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Thursday 23 November 2017
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Could Virtual Reality Help Upstate NY Seniors Stay On Their Feet?

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seniorsFor most of us, growing older isn’t much fun. As people age, vision and hearing may start to worsen and memories may begin to fade. Their balance tends to become weak and bones more brittle. When younger folks take a tumble, they may just skin their knee or maybe break a bone. But when seniors slip and fall, the consequences are often more dire.

Every 15 seconds, an older adult is treated in the ER for a fall. While falling is actually not a natural part of aging, these falls often occur if older individuals don’t exercise, are on certain medications, have existing balance or other health issues, or have tripping hazards in their home. Decreasing bone density can make seniors more susceptible to more serious damage; falls can even be fatal, in certain cases. But even when seniors fall and break their hip or their leg, these injuries typically take much longer to heal.

Diane Oyler, program officer for the Health Foundation of Western and Central New York, noted to Utica Observer-Dispatch, “The older you are and the more frail you are, the more likely that the fall could lead to long-term functional decline… Some adults never fully heal and restore their functional health.”

Subsequently, these injuries can actually result in a loss of total independence. If seniors don’t have someone who can care for them at home, they may end up being placed in a nursing community. Nearly 1 million Americans live in some type of senior living community, but that number is expected to double by the year 2030. For the majority of seniors who would prefer to age in place, one slip could completely derail their plans.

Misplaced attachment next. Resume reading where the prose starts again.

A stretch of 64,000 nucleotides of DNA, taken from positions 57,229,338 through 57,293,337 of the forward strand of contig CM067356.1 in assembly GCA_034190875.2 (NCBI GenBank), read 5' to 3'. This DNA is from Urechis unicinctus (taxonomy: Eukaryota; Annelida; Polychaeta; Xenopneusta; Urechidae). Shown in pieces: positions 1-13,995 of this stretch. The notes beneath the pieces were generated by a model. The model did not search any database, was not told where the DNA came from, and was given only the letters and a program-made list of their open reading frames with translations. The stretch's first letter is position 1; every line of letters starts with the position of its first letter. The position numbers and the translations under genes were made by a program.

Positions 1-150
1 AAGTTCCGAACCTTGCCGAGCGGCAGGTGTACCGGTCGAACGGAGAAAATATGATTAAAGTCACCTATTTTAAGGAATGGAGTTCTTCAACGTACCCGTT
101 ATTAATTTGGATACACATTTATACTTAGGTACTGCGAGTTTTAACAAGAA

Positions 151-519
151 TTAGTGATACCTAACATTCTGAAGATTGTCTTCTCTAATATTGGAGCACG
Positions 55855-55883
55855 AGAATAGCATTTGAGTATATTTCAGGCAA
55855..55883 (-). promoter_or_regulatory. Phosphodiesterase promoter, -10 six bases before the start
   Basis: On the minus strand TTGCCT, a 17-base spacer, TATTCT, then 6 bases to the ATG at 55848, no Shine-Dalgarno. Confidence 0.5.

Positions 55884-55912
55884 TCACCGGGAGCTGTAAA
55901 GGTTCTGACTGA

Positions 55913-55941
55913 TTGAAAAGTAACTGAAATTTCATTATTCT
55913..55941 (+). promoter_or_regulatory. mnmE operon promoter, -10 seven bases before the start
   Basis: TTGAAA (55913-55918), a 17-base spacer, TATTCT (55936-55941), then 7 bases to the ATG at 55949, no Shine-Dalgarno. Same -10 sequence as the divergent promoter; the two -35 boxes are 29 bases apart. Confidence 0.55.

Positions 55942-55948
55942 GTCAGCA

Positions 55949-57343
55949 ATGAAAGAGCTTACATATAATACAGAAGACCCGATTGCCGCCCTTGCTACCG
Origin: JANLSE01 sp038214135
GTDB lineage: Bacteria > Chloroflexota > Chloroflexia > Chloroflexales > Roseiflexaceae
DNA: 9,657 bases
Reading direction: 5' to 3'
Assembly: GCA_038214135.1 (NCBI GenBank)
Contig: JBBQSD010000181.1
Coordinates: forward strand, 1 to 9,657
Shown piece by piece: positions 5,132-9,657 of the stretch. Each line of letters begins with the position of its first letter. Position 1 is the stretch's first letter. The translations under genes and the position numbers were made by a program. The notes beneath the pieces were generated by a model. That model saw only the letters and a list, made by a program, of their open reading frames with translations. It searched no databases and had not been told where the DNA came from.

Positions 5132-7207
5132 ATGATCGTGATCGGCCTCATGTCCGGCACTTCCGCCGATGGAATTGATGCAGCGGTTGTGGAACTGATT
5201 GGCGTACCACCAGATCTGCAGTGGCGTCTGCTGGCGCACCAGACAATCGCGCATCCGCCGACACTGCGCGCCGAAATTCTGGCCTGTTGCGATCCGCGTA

Senior slips and falls are particularly prevalent in Upstate New York. Research conducted by Excellus BlueCross BlueShield found that falls are the most common cause of injury among those aged 65 and above in this region. Of those in that age group, one-fourth had fallen within the past year and 40% had sustained an injury as a result. Unsurprisingly, the frequency and severity of these occurrences tend to increase with age.

In 11 New York State counties, including Oneida, the problem is even worse. Seniors in these areas fall more frequently — 796 falls per 1,000 seniors — than the state average, which is 455 falls per every 1,000 seniors. This rate is also twice that of seniors living in the Finger Lakes region, which clocks in at 370 falls per 1,000 seniors.

Dr. Richard Lockwood, vice president and chief medical officer for Excellus’ Central New York region, said in a release that the finding is of “great concern … but we frankly have no explanation for it.”

While experts recommend that leading an active, healthy, and independent lifestyle can prevent falls, there may be another, more high-tech option on the horizon.

New advancements in the virtual technology realm are being used to study muscles with more exact accuracy. In the future, a similar system could be used to diagnose and even improve balance impairments.

Scientific Reports recently published a study that utilized a VR system to simulate a loss of balance while study participants walked on a treadmill. Although the subjects knew they weren’t actually swaying or falling, their muscles and brains would automatically try to correct the imbalance they perceived. By manipulating their sense of balance, the research team was able to zero in on specific muscles used to correct balance issues.

“We were able to identify the muscles that orchestrate balance corrections during walking,” said lead study author Jason R. Franz, assistant professor of biomedical engineering at the University of North Carolina at Chapel Hill. “We also learned how individual muscles are highly coordinated in preserving walking balance. These things provide an important roadmap for detecting balance impairments and the risk of future falls.”

Not only does this technology have the potential to help seniors, but it could be used to aid those with neurodegenerative diseases like MS, or as a physical therapy tool.

“We think there’s a big opportunity to use visual perturbations in a VR setting to reveal balance impairments that would not be detected in conventional testing or normal walking,” said Franz. “The key is to challenge balance during walking, to tease out those impairments that exist under the surface.”

While VR has yet to be used in clinical situations in this way, the possibilities for the future look promising. Until then, seniors should focus on getting regular exercise, eating well, and keep their doctors updated about any issues they experience with balance or falling. While senior slips and falls are common, they don’t have to be.

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